FINNISH SPITZ APPEARANCE:
The Finnish Spitz has a square build, meaning that the length of the body is approximately the same as the height of the withers. The thick coat may distort the over-all appearance of the dog. He should have rounded, cat-like feet and dew claws on all four feet, although the rear dew claws are always removed in show specimens. The Finnish Spitz should have a very chiseled and sharp appearance, with a face and expression resembling that of a fox and the typical Spitz tail that curls over the back.
A Finnish Spitz is a breed of dog originating in Finland. The breed is thought to be an old one, bred as a hunting dog. It is a "bark pointer", indicating the position of game by barking to attract the hunter's attention. It has been used mostly to bark at game that flees into trees, such as squirrels, grouses, and capercaillies, but it serves well also to hunt elk. Some individuals have been known to go after even a bear, despite the dog's small size. In its native country, the breed is still mostly used as a hunting dog, but as it is very friendly and loves children, in other countries it serves mainly as a house pet. The Finnish Spitz has been the national dog of Finland since 1979.
The Finnish Spitz is typically a very healthy breed, and health concerns are rare. Here is a short list of what is known to occur:
Finnish Spitz are a lively, faithful, and intelligent breed of dog. They love playing with children, and are excellent companion dogs, which makes them an ideal family pet. They rarely show aggression unless needed (they are a breed who like to protect their family) but they do love the sound of their own voices. Careful training will need to be undertaken to teach him that his barking is both unnecessary and unwanted, although the barking does come in useful if you are looking for a watchdog, as the Finnish Spitz will very happily locate anything that is out of the ordinary and alert their owners to it.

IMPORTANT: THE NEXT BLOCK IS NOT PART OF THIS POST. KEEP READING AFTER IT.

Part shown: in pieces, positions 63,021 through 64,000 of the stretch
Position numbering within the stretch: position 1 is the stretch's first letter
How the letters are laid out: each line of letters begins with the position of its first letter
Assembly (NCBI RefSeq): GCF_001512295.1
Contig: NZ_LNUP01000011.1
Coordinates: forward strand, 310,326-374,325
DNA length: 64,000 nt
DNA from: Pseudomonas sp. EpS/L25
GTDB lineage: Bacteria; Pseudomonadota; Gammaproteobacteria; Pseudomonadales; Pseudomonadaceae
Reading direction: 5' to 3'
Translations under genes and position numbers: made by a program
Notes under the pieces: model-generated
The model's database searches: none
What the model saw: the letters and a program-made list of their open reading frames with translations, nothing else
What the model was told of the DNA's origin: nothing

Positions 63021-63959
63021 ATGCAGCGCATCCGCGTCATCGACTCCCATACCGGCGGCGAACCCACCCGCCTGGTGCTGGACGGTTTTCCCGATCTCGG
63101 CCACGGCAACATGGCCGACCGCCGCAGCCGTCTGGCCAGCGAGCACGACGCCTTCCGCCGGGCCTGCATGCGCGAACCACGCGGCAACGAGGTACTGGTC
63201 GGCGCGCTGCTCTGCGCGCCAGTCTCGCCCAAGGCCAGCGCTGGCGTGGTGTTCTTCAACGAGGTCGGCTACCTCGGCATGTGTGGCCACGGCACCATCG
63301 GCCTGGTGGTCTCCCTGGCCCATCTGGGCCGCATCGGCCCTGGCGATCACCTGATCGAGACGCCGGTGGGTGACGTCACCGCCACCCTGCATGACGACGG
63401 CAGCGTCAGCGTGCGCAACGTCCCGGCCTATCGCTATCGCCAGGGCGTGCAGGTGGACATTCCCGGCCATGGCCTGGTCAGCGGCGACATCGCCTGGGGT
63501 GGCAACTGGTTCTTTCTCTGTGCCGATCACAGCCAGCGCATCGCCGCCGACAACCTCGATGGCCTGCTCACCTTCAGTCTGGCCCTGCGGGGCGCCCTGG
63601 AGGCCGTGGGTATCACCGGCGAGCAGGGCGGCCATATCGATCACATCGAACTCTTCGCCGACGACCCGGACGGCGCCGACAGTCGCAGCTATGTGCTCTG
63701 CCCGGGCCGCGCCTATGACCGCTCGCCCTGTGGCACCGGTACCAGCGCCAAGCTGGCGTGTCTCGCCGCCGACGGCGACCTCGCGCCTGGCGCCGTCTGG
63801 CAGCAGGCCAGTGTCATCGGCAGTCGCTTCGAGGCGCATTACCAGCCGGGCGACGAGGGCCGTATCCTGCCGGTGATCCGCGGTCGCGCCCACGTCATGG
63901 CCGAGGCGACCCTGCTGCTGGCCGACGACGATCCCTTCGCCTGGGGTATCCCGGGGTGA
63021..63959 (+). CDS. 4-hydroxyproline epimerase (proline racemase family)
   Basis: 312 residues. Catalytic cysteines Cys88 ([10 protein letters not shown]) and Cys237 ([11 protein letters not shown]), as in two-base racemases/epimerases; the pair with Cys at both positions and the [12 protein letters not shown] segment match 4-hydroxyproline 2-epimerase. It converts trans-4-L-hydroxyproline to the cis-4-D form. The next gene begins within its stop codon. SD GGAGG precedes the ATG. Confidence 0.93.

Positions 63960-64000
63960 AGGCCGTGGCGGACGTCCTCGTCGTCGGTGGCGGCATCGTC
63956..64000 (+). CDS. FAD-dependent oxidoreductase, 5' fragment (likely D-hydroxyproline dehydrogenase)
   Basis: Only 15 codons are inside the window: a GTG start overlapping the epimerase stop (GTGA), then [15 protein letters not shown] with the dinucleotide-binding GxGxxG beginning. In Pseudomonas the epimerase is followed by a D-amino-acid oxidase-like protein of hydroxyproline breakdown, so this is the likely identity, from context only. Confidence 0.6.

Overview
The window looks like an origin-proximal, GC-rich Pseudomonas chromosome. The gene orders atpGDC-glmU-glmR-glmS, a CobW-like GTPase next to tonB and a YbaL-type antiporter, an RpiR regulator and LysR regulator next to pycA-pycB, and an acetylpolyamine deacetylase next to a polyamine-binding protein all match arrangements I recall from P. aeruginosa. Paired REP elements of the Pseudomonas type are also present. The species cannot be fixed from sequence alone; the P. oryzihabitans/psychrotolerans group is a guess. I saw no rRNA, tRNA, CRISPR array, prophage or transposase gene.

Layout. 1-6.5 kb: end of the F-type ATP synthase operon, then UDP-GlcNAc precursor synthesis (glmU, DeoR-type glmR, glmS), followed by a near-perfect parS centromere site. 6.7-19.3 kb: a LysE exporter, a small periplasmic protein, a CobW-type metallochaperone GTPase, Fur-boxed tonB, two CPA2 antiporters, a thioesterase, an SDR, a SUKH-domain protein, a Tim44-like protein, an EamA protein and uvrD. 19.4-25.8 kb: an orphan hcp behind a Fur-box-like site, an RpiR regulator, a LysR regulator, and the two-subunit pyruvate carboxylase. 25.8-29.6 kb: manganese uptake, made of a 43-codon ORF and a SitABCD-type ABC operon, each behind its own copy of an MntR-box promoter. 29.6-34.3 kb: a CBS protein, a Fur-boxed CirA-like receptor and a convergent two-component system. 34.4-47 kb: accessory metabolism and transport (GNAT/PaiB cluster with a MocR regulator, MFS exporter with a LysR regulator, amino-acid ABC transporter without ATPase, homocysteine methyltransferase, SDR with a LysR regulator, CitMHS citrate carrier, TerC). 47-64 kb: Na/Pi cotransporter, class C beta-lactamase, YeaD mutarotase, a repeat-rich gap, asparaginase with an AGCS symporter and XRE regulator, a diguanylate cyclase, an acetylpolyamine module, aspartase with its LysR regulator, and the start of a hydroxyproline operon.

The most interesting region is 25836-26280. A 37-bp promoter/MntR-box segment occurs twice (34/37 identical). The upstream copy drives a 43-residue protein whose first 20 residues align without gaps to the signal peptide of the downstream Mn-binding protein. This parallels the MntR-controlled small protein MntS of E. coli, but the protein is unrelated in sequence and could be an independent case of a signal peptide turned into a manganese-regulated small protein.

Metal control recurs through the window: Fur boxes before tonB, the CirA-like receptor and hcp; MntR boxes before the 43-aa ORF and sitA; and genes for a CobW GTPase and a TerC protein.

Because of his intelligence, he is an independent and strong-willed dog and is best trained with a soft voice and touch. He will easily become bored with repetitive training and so sessions should be kept short and to the point, making patience a must-have for any owner. This trait, unfortunately, makes him a poor choice for obedience training, which is a shame, as those who have persevered in training this breed have gained an obedient dog who excels in competitions.